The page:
Defect Tolerance for Molecular Electronics
February 19, 2002 Tuesday
Hamerschlag Hall 1112
Carnegie Mellon University
Chemically assembled Electronic Nanotechnology (CAEN) is a promising alternative
to CMOS-based computing. However, CAEN-based fabrics are expected to have
huge defect densities. To solve this problem CAEN can be used to build
reconfigurable fabrics which, assuming the defects can be found, are inherently
defect tolerant. In this talk, I give a brief overview of electronic nanotechnology
and how it can be used for computation, and describe some recent work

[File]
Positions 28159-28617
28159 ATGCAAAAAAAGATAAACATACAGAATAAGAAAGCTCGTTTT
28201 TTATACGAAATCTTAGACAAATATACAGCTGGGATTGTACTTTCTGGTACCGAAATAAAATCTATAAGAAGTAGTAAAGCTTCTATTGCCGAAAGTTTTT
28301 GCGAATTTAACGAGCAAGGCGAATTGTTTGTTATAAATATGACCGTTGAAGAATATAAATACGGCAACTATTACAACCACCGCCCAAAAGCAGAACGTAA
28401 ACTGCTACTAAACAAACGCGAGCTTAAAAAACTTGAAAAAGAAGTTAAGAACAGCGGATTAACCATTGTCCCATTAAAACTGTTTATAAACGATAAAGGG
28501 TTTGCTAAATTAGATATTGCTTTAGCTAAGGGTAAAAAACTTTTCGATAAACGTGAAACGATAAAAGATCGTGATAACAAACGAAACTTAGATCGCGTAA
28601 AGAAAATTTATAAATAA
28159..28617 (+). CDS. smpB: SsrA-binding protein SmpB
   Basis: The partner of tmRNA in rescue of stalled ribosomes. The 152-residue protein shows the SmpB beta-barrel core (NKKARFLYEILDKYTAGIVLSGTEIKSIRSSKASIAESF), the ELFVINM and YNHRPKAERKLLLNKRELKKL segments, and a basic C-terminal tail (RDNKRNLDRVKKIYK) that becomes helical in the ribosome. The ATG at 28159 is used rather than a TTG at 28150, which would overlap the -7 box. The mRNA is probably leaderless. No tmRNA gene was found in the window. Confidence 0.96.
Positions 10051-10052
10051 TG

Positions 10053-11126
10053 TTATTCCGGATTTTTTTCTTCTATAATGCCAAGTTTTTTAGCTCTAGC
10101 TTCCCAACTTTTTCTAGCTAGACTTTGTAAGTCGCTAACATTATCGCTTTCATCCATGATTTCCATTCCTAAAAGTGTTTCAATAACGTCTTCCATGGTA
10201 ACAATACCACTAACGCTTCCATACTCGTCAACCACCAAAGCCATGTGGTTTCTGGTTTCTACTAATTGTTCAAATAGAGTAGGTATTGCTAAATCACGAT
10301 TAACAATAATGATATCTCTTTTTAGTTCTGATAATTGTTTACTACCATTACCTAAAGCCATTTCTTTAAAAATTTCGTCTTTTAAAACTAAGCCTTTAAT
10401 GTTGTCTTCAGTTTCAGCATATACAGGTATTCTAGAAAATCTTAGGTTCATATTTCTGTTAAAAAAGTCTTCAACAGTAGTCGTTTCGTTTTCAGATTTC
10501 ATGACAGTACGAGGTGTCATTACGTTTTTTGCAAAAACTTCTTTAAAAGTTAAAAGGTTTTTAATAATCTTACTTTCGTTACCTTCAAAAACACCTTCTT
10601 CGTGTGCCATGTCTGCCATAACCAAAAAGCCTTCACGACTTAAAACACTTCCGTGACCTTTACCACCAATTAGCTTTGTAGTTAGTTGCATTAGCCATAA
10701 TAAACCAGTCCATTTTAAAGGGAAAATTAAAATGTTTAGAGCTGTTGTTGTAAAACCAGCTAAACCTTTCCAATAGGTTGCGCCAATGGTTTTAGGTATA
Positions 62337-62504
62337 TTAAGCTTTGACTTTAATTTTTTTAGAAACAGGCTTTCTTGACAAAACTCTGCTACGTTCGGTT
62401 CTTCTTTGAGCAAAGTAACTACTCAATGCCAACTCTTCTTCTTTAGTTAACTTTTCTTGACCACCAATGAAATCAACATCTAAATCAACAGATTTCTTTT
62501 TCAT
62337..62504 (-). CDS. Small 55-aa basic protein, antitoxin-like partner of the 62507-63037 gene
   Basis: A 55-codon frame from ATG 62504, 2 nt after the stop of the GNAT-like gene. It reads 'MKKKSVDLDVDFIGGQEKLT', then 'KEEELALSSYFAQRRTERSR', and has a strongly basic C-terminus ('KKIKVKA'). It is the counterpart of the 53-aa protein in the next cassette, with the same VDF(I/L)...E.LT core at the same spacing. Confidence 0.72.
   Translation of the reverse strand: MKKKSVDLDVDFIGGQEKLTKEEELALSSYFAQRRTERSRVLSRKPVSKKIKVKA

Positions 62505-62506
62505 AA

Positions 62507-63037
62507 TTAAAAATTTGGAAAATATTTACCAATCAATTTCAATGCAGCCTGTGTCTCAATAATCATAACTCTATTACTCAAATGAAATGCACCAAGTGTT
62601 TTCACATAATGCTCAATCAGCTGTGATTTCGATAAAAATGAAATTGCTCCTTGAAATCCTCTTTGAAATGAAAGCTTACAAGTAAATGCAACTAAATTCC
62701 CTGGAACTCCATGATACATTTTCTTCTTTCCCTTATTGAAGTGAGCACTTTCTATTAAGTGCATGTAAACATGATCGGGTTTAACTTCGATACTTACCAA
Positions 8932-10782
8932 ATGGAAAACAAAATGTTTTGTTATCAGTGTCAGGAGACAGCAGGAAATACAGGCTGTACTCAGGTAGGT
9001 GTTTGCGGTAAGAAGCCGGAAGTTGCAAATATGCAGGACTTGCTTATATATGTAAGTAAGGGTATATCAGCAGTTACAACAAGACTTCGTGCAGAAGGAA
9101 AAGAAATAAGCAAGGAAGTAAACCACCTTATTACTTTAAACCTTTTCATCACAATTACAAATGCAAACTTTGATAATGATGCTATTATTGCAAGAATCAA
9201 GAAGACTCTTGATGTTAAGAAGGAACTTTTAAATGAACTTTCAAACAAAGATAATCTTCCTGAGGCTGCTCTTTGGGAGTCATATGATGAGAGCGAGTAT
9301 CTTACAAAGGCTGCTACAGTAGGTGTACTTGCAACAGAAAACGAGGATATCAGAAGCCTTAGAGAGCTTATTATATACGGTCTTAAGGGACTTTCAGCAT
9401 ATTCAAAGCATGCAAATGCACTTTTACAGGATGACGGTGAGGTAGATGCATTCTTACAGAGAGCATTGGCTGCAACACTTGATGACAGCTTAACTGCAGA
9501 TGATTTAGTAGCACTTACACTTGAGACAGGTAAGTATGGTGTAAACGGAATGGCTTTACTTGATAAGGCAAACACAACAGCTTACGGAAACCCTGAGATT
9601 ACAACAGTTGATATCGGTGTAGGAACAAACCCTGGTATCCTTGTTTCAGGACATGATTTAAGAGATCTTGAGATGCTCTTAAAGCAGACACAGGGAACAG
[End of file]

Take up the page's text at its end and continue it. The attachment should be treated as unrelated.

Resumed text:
in the direction of achieving defect tolerance.
Mahim Mishra is a first year Ph.D. student in
the School of Computer Science, under the advisorship of Seth Goldstein.
He spends most of his time on the 8th floor of Wean Hall (and is, therefore,
considering renting out his apartment to others who will make more use
of it). He graduated in summer, 2001 from the Indian Institute of Technology,
Kanpur, where he did work not even remotely related to nanotechnology,
or electronics for that matter.